As human rights advocates who fight for and uphold the rights of the people in the Philippines, we are skeptical at the lack of accurate information and abundance of misinformation regarding the massacre at Hacienda Nene. We know that to stand in solidarity with the Filipino people means to educate ourselves and others on the history of oppression of the people in the Philippines, the larger political climate, and the current situation of Philippine society, in addition to linking arms with those marginalized through our solidarity work.

We acknowledge that the peasants slain in this massacre were farmer-activists, part of the National Federation of Sugarcane Workers, a local, left-leaning union of farmers. The farmworkers killed had been preparing their bungkalan, or the occupation of an empty plot as part of a Land Cultivation Area, a place to grew crops to ward off hunger and sustain their community through the dry season. The truth is that this recent massacre is not the first of its kind, even in recent times. This swath of killings now brings the number of farmer-activist deaths under the US-Duterte regime to an utterly devastating toll of 197. We are left to wonder, therefore: what could possibly justify the killing of people who were trying to feed their own? Is it a crime to be an advocate, as these farmworkers were, of genuine agrarian reform?

Land reform is at the heart of this issue. The massacre occurred while workers were occupying hacienda land. Haciendas, or tracts of land forcibly acquired for the production of export-oriented cash crops, are part of a feudal system implemented during the Spanish colonial era to deprive the people ownership of their land, thereby maintaining control over the people. Despite the era of Spanish colonial rule in the Philippines ending 120 years ago, the country is clearly not free from the dominion of its past–haciendas still exist today. And like this most recent incident, we acknowledge that it is on hacienda land and because of haciendas that gross human rights violations have occurred. We remember the senseless violence of the Hacienda Luisita massacre in 2004, which the people still have not received justice for.

There are farmers who are fighting for land because they have yet to see effective policy change that offers true ownership of the land that they till. Across the country, these farmers are advocating for land reform because they are starving in the export-oriented, import-dependent economy that has been implemented in the Philippines. We see these deaths in the current political climate of the US-Duterte regime as related to the increased attacks on the peasants and the workers.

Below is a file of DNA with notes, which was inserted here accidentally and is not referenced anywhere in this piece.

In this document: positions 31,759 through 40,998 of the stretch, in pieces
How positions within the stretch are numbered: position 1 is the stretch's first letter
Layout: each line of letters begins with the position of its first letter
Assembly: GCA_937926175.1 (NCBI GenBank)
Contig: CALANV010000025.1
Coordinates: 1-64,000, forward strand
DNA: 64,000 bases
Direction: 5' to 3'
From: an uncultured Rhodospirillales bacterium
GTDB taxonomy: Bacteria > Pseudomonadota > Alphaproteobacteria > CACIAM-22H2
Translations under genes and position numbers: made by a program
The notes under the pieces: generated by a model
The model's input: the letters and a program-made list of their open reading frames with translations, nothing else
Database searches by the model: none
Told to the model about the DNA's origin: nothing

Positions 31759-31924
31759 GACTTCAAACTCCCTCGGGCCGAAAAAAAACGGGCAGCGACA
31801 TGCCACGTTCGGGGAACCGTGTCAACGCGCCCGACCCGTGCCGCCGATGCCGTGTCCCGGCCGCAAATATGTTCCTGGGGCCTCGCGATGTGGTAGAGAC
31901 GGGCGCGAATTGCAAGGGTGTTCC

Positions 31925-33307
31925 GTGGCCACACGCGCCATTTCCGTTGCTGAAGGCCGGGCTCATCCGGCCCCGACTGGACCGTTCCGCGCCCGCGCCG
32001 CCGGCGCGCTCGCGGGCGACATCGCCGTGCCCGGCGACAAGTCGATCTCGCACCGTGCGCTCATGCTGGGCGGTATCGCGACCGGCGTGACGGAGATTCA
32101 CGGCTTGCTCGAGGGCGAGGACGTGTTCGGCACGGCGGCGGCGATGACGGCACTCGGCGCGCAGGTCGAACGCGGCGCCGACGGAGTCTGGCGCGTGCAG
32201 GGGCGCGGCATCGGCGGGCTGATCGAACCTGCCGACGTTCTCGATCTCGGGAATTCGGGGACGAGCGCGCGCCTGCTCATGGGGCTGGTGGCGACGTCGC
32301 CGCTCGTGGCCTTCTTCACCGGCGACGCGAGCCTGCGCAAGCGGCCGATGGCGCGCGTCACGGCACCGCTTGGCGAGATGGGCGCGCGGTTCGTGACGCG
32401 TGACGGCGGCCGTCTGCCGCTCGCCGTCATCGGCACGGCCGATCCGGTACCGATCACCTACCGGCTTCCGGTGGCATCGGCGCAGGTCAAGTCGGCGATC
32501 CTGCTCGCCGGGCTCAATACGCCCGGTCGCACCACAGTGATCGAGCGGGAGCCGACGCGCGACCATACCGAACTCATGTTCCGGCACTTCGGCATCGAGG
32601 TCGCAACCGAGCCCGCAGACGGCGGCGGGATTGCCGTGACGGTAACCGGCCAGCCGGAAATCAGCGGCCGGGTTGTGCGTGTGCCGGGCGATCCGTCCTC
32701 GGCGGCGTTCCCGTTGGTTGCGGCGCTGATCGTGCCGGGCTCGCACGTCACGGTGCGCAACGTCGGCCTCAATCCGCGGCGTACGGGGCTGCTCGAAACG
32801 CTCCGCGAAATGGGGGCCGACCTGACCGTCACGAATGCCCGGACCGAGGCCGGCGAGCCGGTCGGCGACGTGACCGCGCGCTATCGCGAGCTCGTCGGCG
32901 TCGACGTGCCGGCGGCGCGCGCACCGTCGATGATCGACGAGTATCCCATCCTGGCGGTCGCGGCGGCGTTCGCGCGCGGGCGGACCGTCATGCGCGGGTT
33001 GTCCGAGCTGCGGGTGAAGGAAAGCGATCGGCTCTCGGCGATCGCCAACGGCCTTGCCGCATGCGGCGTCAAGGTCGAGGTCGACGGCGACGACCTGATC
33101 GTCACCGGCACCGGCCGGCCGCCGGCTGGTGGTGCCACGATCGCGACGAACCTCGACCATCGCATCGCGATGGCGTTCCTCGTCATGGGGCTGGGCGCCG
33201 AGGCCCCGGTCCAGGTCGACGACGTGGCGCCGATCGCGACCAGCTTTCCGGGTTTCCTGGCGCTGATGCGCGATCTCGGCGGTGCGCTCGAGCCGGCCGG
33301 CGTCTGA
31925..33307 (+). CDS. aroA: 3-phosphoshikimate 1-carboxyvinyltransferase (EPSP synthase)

We mourn the lives of innocent lives that have been lost and vehemently condemn this senseless killing. We denounce the human rights violations that have occurred in haciendas and throughout the country, especially under the US-Duterte regime. In the true spirit of National Peasant’s Month and commemorating the struggle of the peasants, we call for an end to the system that continues to exploit, oppress, and kill the peasants. We demand genuine agrarian reform now. We call on the Commission on Human Rights to conduct an independent, thorough, and unbiased investigation on the massacre. We stand in solidarity with the surviving victims in the Sagay massacre and their families in their call for justice.

We support National Federation of Sugar Workers, the Kilusang Magbubukid ng Pilipinas, Karapatan, and other human rights and people’s organizations as they begin their two-day National Fact Finding Mission on the massacre. Please contact if you are looking for information on how to support the fact finding mission and support justice for the Sagay 9.


NYCHRP Condemns Unlawful Dispersal and Arrest of NutriAsia Workers, their Family Members, and Journalists

August 1, 2018

Reference: Rodrigo Bacus, Chairperson, New York Committee for Human Rights in the Philippines (NYCHRP),

NYCHRP Condemns Unlawful Dispersal and Arrest of NutriAsia Workers, their Family Members, and Journalists

nutriasia nychrp

Marilao, Bulacan — The Philippine National Police and over 100 private security personnel violently dispersed 300 Nutriasia workers, their families, and supporters while an ecumenial mass was held at the picket line. Many of the 300 were injured and/or arrested while many more remain missing. The police and security personnel then proceeded to destroy the personal belongings of the workers and the picket line that the workers built.